When we were reluctantly pulled back to the heartland by the insistent clock, his fans begged answers to their long-harbored questions. George, ever the gentleman, showered their desires with satisfying tidbits. One such revelation exposed the strength of his muses. When tasked with documenting a mere fifty thousand words of history, his keyboard would not stop until he had reached two hundred fifty thousand. A few in attendance swooned at the thought of the unexpected tomes that will one day appear.
Overhead the sun began to creep towards the horizon lengthening the shadows, but I had still not located the Loc-Nar. Part of me wanted to give up, to record it in my files as only a myth, but I couldn’t do it. I could see the effects of the source all around me. It had to be close. I would not be dissuaded.
And so it was, I wandered into yet another room. Inside, a robust discussion volleyed back and forth between members of the panel regarding the relationship between editor and writer. I hovered near the door until an opening appeared, and I dared to snatch up a momentarily vacant seat. As the fates would have it, I once again found myself in the presence of greatness. The panel included Jean Stuntz, Teresa Nielsen Hayden, Bryan Thomas Schmidt, and Selina Rosen, and bonus insight was added to the discussion by a man named Patrick Nielsen Hayden. While everyone on the panel sliced off valuable chunks of wisdom to share with the fans, two amongst them fired photon torpedoes.
A single brush stroke might paint Patrick Rothfuss as a knightly jester. Another might capture George R.R. Martin as the noble bard. For the Nielsen Hayden tandem, the words king and queen come to mind. Both of them have a presence about them that I can only describe as regal, but their humility and approachability belie their titanic industry stature. When the panel had concluded, I seized the opportunity to stumble forward. My tongue had grown swollen in my mouth.
Normally I employ a modestly adept typist to moderate my words before I speak. At that particular moment, I think he must have stepped away. Perhaps he had gone in search of the loo or a turkey sandwich or something else equally sustaining. To my regret, his replacement only knew how to play music on the keyboard.
Some of us have amused ourselves thinking about the clumsy dancer who continually steps on his dance partner’s feet. At that moment, I was the clod with the steel-tipped boots, crushing every one of Lady Teresa’s toes. If I had actually tried, I could not have put her in a more awkward position. It was in that instant that I experienced true royalty. With an elegance and dignity befitting Queen Elizabeth or Margaery Tyrell, she spun me to the edge of the ballroom and thanked me for the dance.
As I walked away, smacking my replacement typist on the back of the head, I smiled to myself. You see, it is in moments of mayhem that greatness reveals itself. In those few moments with Teresa Nielsen Hayden, I witnessed her grace and discovered the warmth of the power inside her.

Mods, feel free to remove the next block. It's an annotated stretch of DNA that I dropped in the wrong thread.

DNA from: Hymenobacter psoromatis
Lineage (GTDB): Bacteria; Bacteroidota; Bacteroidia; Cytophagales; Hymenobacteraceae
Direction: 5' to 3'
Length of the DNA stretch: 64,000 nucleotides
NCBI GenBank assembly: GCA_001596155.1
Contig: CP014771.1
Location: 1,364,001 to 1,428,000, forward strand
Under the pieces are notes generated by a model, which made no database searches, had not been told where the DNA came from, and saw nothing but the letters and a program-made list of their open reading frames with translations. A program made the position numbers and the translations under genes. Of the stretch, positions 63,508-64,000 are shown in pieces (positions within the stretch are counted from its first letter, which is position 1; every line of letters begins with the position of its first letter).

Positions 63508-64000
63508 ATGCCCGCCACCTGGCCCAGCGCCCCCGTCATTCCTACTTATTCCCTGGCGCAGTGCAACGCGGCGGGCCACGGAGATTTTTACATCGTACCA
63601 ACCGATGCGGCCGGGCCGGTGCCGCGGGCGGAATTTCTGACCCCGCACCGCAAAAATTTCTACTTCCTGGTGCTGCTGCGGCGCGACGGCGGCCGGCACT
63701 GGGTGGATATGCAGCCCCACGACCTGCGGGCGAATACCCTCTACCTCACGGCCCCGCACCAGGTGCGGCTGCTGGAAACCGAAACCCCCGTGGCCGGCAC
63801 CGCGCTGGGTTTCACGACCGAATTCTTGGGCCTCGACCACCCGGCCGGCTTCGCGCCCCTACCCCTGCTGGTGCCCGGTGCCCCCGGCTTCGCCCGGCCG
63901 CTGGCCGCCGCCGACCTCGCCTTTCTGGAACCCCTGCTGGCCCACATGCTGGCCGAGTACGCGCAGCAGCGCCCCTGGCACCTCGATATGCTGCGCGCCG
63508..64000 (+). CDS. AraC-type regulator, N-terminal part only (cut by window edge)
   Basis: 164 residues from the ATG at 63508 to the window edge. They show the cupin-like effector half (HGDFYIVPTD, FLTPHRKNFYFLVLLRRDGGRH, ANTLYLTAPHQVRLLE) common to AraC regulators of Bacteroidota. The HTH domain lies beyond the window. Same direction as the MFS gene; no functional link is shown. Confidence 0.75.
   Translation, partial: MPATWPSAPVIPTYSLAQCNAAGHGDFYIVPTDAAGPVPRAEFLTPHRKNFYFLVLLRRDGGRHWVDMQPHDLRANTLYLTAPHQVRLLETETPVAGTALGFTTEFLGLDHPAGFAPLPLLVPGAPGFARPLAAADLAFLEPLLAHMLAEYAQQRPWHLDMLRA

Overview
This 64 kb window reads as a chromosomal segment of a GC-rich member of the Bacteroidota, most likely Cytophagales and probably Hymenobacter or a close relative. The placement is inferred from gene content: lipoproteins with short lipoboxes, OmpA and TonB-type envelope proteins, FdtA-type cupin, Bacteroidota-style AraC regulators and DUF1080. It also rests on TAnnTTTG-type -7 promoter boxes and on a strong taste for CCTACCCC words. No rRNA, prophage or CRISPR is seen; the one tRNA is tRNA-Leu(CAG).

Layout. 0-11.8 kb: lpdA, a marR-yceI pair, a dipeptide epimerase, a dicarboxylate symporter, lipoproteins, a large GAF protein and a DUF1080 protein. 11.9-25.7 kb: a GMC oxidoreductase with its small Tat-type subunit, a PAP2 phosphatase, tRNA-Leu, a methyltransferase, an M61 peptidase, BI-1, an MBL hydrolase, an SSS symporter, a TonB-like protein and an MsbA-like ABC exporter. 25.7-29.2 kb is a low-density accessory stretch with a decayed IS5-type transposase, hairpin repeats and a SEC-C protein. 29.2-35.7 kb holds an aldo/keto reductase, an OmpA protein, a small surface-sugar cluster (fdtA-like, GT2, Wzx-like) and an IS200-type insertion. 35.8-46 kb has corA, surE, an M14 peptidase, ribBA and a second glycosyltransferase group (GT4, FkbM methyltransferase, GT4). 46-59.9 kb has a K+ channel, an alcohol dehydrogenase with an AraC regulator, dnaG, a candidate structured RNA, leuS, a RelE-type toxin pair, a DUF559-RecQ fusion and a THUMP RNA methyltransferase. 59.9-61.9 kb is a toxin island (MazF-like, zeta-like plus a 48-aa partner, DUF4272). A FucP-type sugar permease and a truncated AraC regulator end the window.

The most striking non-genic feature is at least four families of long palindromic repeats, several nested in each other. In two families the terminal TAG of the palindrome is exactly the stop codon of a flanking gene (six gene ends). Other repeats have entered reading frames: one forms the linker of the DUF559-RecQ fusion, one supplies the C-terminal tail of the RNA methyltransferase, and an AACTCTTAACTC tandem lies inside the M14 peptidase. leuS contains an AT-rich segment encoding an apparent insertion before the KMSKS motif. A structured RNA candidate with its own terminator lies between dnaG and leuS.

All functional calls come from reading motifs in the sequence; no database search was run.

Regarding Bradley Denton, I have so much to say. He read for me the story La Bamba Boulevard. When I say ”read,” really what I mean is “performed.” Tell me, how many authors can sing La Bamba like Ritchie Valens and impersonate Darth Vader as if they had been cast for the role? His writing is fun and brilliant and leaves you satisfied like your favorite meal. (Look for my in-depth interview with him next week.)
With the masquerade ahead, followed by an evening of festivities, I had much to anticipate. It was then that a raven arrived. As it sat on my shoulder pecking at my ear, I read the note it had carried. Apparently my yard gnomes had escaped from the garden yet again. If you have never owned a Midwestern yard gnome, you may not appreciate the pure viciousness of the beasties. You see, they are bred to fight off raccoons and coyotes and an occasional cougar, in addition to the docile deer or hare.
The last time they had slipped their chains—no, it’s too gruesome to tell. Suffice it to say that the angry mob knows where I live. With this bitter news, I reluctantly made my way up from the catacombs and out of the hotel. The location of the Loc-Nar yet eluded me. As I passed through the lobby on my way home, I chanced to glimpse a curious sight. Seated in a high-backed leather chair, no more than four paces from the front door, sat the legendary George R. R. Martin. Three fans had joined him in front of a cold hearth to chat about the mysteries of magic or some other random fancy.
Right then it struck me. The Loc-Nar was present, but it was not a glowing green stone after all. The power I sought came from the people. You see, a symbiosis exists—a relationship between those that build worlds and those that enjoy worlds. Left alone, the giants are mere mortals. It is the power of the fans that push them to greatness, and, in turn, it is the wonders they create that energize the fans. Whether you call it Loc and Nar or yin and yang, this relationship travels time, conquers death, and shapes worlds. The strands that bind Loc to Nar are magical, mysterious, and sometimes fraught with mayhem, but they are, above all else, unbreakable.
I put my hand against the wall to steady myself as I reflected on the moment. There in the lobby of a Holiday Inn, I had found the truth. Before me traces of power stretched from person to person, weaving a matrix of energy through which all things were possible. At ConQuesT 44, I uncovered the secret that Robert A. Heinlein had found. I felt the same power that Frank Herbert harnessed four decades before. In a way, I envied George R.R. Martin—not for his majestic writing, nor for his epic fame. Instead, I envied him for being part of the Loc-Nar. As I turned to bid my final farewell to ConQuesT 44, I vowed to return again next year. Before I took two steps, I paused. A stray thought flooded me with hope. You see, I realized then that even I am part of the Loc-Nar.
Author’s Note: Special thanks to Kristina Hiner, my oracle through this journey.